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Huck - My Journey (BP and Aortic Stenosis)

Discussion in 'My Optimal Journal' started by Huck, Jul 22, 2013.

  1. Huck

    Huck Silver

    Urologist appointment. Doc was very antagonistic right from the start. I had taken a list of all the supplements I am taking, hoping he could tell me if any of them might be related to the problem. Instead, I got a lecture on taking supplements. He also told me he had become a vegan since I last saw him 4 years ago. He told me I should eat more "fruits" and vegetables, even though I was 55 lbs less in weight than when I last saw him.

    He was upset I had gotten my doctor to perform a PCA3 test. He said he doubted she would know how to interpret it. I couldn't figure out what I had done to "piss" him off.

    He recommended a urine volume test and I agreed to it. My bladder filled without a strong urge to go. Finally we agreed to just remove the catheter and see what happened. I was able to go, but very weak stream and only about 1/3 of the volume expelled. I was offered 3 options: 1) hope for the best and probably end up back in ER, 2) self catheterization, and 3) a more permanent catheter until the next appointment. He recommended and I agreed to self catheterization. He thought it was probably necessary for a short time.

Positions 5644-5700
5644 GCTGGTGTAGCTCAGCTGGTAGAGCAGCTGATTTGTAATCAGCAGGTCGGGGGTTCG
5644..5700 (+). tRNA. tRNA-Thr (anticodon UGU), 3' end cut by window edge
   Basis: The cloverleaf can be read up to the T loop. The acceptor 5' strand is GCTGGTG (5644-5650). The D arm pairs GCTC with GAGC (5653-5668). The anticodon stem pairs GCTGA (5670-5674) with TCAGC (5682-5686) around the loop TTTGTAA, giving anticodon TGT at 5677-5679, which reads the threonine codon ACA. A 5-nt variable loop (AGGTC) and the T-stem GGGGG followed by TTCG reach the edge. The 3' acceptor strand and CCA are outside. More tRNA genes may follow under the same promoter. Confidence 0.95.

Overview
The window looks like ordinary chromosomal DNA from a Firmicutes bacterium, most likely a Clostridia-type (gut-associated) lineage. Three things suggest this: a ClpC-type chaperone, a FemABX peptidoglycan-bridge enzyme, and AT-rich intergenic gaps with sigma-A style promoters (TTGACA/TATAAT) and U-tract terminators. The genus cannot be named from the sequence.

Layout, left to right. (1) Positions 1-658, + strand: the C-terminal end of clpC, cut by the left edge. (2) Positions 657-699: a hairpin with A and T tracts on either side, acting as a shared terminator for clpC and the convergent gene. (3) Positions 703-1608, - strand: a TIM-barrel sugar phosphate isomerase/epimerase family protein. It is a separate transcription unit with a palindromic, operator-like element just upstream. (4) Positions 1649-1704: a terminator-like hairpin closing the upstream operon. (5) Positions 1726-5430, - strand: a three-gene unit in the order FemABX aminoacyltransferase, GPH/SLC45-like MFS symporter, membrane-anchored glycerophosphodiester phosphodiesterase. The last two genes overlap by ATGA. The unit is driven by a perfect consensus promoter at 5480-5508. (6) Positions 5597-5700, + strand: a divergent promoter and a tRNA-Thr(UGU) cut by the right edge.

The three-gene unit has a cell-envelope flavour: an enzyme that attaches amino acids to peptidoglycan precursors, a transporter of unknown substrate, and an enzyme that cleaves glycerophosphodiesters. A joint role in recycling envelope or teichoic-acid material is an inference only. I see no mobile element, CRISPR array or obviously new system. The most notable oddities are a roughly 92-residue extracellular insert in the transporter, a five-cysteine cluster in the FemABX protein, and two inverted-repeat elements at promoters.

Note: For any guys out there, self catheterization is not that bad. A little discomfort, but no bad pain. Just relax and go easy when you get to the prostate and bladder.

    Finally I found out what set him off. Four years ago I saw him when my PSA was high. He prescribed an anti-biotic and retested a month later. His office called me to tell me PSA had come back down. I asked if I needed to do anything and they said no. Well, evidently I had been scheduled for a follow-up appointment I wasn't aware of. He thought I had just blown him off without cancelling the appointment. I explained I didn't know anything about the appointment and he seemed to lighten up a little.